SBIR Phase II: Ultimate Sensitivity Photodetector
National Science Foundation
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Small Business Information
POB 30198, Bethesda, MD, 20824
Socially and Economically Disadvantaged:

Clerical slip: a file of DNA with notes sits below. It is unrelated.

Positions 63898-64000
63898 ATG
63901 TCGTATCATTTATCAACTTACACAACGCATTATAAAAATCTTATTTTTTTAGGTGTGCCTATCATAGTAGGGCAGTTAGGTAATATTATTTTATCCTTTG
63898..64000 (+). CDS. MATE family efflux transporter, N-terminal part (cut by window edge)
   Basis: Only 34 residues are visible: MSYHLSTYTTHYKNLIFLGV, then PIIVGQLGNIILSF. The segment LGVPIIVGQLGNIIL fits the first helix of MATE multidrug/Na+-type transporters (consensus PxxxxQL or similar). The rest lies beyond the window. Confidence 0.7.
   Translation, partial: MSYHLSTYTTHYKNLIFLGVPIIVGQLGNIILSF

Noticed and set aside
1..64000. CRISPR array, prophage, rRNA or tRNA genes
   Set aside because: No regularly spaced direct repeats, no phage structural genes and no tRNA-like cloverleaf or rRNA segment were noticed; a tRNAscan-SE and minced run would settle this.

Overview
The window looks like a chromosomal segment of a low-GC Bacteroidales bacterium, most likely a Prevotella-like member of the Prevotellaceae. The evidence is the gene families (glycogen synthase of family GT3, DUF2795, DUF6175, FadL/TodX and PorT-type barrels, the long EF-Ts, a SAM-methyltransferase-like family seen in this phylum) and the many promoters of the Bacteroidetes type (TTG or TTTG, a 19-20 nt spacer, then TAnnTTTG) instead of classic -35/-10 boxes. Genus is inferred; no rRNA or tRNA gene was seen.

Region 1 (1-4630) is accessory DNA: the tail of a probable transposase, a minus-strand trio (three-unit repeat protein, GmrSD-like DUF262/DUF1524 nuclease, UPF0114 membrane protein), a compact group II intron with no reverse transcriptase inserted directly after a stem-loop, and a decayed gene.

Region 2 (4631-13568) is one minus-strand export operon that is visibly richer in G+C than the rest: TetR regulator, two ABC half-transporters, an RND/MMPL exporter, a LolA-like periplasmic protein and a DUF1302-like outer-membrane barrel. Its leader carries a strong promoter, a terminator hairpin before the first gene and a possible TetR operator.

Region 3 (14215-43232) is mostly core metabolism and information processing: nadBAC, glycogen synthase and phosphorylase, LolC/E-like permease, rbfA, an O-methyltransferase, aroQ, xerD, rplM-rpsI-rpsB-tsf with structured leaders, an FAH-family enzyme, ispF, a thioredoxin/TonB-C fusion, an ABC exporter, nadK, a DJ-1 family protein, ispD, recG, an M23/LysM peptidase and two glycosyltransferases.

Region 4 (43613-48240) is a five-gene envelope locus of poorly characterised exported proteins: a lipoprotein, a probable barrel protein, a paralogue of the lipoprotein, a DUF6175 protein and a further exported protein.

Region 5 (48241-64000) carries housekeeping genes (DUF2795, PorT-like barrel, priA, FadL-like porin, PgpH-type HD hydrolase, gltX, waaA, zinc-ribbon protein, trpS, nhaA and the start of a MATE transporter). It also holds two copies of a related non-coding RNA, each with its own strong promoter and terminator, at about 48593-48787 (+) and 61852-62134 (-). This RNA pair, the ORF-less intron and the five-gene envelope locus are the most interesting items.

AbstractThis Small Business Innovation Research (SBIR) Phase II project proposes to develop a solid state photodetector with ultimate sensitivity and wide dynamic range at room temperature, capable of efficiently seeing signals from a single photon to trillions per second, featuring high speed, zero dead-time, high reliability/reproducibility, solid state robustness/compactness, and a large photosensitive area. The Phase I project proved the practicality of compatibly combining these features, and demonstrated compound semiconductor materials 1000 times quieter electrically than silicon. The project plans to model, design, layout, fab, package, test, and analyze a series of prototypes, resulting in a complete photodetector prototype for detailed evaluation and customer review; and will engage students in for-profit industrial R&D. This project aims to revolutionize the $10 billion industrial sector for ultra-low-light analytical instruments by obsolescing bulky glass, high voltage, photomultiplier vacuum tubes ($500 million) and microchannel plates ($400 million); improving scientific instruments dependent on them; enabling altogether new instruments; and making new applications of the instruments affordable and accessible. This product has been sought as the holy grail of photodetection for fifty years. It could make detecting light with ultimate sensitivity so practical, affordable, and ubiquitous that important scientific research and industrial instruments needing to sense extremely low light levels could be microminiaturized to eliminate bulky, thousand volt, multi-thousand dollar, high-voltage vacuum tubes, written operating plans, and the expertise & proven track record of its managers.
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